Tet Trung Thu: A Festival Guide
By the light of the harvest moon
econd only to Vietnam’s new year festival Tet, the Mid-Autumn Festival (Tet Trung Thu) is a colourful, exciting festival held in celebration of the end of the harvest, a joyful time when parents can relax and do something special for their children.
Like all of Vietnam’s festivals, the date on which it falls varies with the lunar calendar (the 15th day of the 8th lunar month) - often in late September or early October, after the harvest season.
A legend associated with the Mid-Autumn Festival is of Chu Cuoi and Hang Nga (the moon fairy). Both are believed to have been taken from the earth, all the way up to the moon - Chu Cuoi on the branch of a magical banyan tree and Hang Nha, a lonely bride who transformed into a fairy and flew to the moon. It’s said that during the harvest full moon if you gaze hard enough you can see them sitting together under the banyan tree, so on the night of Tet Trung Thu and in the hope of guiding Chu Cuoi and Hang Nha back down to earth, village children bear animal-shaped masks and carry star lamps and paper lanterns to help lead the way.
Tet Trung Thu: Hoi An
Hoi An’s compact old quarter comes alive during Mid-Autumn Festival with folk games on the streets and floating lanterns on the river running through the town, making for a magical atmosphere. In the weeks leading up to the festival, Hoi An’s streets, especially those near markets, are filled with moon cakes, lanterns, lion costumes and toys. The sound of drum beats fill the air as groups of lion dancers engage in mock dance battles in a contest of skills, involving the coordinated efforts of up to a dozen people performing a mixture of rhythmic dance and acrobatics. Sometimes, fireworks are even included, spewing sparks from the lion’s mouth.
Tet Trung Thu 2018: 22nd - 24th September
In the days leading up to the festival Song Hoai Square will be the main focal point. On the run-up a host of traditional harvest festival performances will be held: colourful lion dance competitions, magicians and ancestral table displays. On the third night, the eve of the full moon the lantern festival will be held.
Here's our pick of the best festival action and puddle splashing activities to fill your days.
If you haven't mastered your camera settings yet your priority should be procuring a place on one of Hoi An Photo Walks excellent tours. The tours are run by the ever patient Pieter who's talents include a natural affinity and understanding of local customs and culture, an uncanny talent at unravelling (and breaking down) the mysteries of manual settings, along with tips on composition, light, how to see photographically.. all the ingredients that set you up with the confidence, swagger and gift of the gab to capture picture-perfect memories of your adventure. Book the Heart of the City tour and you'll also be privy to some of the best secret shortcuts to avoid the festival crowds. http://hoianphotowalks.com
While it can feel like every day is a festival in the build-up to Têt Trung Thu, the main events this year will be held outside of the old town (be warned, it's also a big draw for locals so things can get hectic). The party gets started in the smaller, neighbouring villages in the late afternoon as the village children bear masks depicting Hang or Chu and set off on a twilight procession carrying handcrafted lanterns in the shapes of the stars and the moon. As darkness sets in the children disperse to make way for the professional lion and dragon dancing crews, who provide pop-up street entertainment with a traditional dance-off between lion and fan wielding tamers bestowing luck upon local homes and business venues.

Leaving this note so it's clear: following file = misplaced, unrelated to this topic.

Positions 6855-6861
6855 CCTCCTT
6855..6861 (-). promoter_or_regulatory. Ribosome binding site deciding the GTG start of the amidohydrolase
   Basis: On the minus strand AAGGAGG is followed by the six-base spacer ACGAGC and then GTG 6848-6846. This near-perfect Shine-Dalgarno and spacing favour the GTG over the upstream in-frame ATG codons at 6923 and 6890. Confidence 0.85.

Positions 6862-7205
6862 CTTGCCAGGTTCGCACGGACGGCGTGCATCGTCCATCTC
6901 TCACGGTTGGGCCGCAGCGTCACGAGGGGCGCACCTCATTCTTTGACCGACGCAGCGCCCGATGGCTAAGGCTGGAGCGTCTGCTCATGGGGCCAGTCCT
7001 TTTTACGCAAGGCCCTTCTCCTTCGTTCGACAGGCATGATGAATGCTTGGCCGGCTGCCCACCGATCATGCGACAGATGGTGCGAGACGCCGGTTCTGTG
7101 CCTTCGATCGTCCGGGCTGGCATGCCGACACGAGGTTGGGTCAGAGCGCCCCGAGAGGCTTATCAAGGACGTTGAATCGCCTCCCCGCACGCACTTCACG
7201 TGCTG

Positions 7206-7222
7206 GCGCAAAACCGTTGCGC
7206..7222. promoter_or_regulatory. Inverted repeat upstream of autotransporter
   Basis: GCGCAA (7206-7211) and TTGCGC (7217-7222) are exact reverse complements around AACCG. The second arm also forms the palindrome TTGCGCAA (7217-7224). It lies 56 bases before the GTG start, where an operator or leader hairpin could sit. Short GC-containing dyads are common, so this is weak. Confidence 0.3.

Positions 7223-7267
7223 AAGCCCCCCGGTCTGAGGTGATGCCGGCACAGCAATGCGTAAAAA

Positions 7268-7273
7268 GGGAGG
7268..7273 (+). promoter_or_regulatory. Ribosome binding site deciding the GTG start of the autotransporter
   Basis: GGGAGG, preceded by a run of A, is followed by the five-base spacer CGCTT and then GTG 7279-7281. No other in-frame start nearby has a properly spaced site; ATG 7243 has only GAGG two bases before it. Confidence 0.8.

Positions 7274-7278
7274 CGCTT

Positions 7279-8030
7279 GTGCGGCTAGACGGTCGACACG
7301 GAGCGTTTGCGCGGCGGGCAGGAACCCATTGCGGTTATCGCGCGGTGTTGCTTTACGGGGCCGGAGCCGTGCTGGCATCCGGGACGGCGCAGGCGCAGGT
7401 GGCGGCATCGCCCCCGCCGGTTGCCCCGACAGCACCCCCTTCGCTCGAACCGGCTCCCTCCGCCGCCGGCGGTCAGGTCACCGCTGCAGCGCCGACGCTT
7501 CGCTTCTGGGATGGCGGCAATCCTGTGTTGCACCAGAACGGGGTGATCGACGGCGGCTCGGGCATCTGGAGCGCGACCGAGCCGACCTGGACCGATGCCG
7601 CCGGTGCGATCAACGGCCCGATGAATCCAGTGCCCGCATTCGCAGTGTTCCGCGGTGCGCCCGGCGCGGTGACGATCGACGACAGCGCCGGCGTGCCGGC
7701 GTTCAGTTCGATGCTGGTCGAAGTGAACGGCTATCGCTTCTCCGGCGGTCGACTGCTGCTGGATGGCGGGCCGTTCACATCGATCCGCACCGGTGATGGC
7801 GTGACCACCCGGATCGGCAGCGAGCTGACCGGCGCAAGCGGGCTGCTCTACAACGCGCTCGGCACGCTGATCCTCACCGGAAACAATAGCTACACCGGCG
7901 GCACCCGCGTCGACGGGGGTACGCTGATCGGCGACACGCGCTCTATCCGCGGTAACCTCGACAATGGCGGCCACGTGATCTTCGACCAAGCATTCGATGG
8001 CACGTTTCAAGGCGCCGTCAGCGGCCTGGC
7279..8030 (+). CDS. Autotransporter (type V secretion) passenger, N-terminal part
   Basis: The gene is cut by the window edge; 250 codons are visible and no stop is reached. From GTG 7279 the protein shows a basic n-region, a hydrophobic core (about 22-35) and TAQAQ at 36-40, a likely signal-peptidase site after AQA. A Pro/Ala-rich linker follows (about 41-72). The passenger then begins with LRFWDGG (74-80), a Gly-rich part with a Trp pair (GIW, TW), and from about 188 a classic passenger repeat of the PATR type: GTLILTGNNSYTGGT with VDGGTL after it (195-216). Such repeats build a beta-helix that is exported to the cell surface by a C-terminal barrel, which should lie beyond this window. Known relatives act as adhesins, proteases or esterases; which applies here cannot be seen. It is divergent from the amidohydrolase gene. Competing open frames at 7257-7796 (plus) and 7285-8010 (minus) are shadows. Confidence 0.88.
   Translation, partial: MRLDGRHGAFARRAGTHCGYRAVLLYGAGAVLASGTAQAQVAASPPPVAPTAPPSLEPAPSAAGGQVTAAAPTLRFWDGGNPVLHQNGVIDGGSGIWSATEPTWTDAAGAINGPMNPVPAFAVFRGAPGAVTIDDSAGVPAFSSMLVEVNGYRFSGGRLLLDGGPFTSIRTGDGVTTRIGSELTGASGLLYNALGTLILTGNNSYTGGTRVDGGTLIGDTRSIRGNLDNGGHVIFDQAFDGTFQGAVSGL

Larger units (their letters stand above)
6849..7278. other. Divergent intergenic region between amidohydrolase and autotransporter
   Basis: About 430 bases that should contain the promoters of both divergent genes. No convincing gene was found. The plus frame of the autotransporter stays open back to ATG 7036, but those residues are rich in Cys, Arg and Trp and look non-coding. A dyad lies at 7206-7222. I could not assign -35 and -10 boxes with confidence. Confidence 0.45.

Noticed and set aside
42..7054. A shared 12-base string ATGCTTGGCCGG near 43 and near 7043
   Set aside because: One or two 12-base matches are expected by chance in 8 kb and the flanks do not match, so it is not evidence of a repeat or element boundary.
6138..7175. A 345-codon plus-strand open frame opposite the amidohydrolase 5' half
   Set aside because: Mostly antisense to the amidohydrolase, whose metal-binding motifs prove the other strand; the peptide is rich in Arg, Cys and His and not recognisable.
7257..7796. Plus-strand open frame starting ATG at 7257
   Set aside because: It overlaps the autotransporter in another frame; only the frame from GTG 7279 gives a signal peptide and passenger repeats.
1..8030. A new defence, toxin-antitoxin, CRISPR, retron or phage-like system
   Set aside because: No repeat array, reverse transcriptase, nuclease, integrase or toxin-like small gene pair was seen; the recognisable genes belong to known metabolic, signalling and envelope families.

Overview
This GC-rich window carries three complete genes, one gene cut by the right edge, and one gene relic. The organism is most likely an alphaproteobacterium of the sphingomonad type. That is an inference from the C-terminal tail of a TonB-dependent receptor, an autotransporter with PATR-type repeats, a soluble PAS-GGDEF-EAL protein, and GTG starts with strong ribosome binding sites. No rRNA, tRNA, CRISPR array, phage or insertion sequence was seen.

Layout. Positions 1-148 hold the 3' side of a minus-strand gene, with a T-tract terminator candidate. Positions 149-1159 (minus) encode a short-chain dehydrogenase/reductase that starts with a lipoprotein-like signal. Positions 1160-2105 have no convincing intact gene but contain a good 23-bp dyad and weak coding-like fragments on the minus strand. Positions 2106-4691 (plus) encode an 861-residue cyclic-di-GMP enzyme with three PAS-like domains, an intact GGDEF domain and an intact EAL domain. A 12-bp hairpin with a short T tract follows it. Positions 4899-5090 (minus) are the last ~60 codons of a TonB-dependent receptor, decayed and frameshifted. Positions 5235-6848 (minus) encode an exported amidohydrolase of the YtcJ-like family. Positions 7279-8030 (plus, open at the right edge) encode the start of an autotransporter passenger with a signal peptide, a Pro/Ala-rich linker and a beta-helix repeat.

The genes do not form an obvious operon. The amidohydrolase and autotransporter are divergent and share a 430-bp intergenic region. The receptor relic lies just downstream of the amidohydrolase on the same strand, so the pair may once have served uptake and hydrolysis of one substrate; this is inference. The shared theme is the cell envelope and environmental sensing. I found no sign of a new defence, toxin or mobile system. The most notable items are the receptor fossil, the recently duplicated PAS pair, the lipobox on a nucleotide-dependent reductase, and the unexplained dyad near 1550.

Tip: The best photo ops are with the mini lion dance performances provided by cute local kids on the streets and in some restaurants, line their pro-offered fan with a few dong and you'll be rewarded with a good luck dance of your own.
If you don't want the party to end, head out on Vietnam Vespa Adventures Streets and Eats night tour. It's a food lovers paradise with an aperitif of La Rue, a fun fuelled adventure for the culinary curious - taking you on a journey filled with softly glowing lanterns, secret hot pot hot spots with your very own chauffeur and a knowledgeable guide to introduce you to Hoi An's lesser known (but incredibly talented) pavement and patio chefs.
In prime position for drinking in the view, the newly refurbed (it’ll knock your socks off, and then some) Mango Mango, serves up some of the most exciting contemporary cuisine in Central Vietnam. We're focusing on Chef Duc's creative cocktails (three words - Sangria Del Passion) served up in the colourful dining room or on the elegant river-view terrace, which is particularly spectacular as the Hoi An horizon sparkles into life and locals light candles in lotus-shaped hoa dang (ceremonial paper lanterns) to float down the Thu Bon River.
45 Nguyen Phuc Chu, An Hoi
For family fun consider taking to Hoi An's waterways with Hoi An Kayak Tours or make the most of the less humid climes on an action-packed cycling adventure with Grass Hopper tours. Eat Hoi An offer a great street food tour where kids under six go free (and under twelves for half-price). Rainy days are made for testing out your knife skills (maybe not so for the kids) with a cooking class - our favourite is with Herbs & Spices who have a beautiful cooking school a two-minute walk from the old town.
Further afield, the Marble Mountains offer a good half day of Indiana Jones worthy cave explorations, My Son is at its greenest and should the rain come and the kids complain, Bana Hills is armed with some good underground theme park action Read more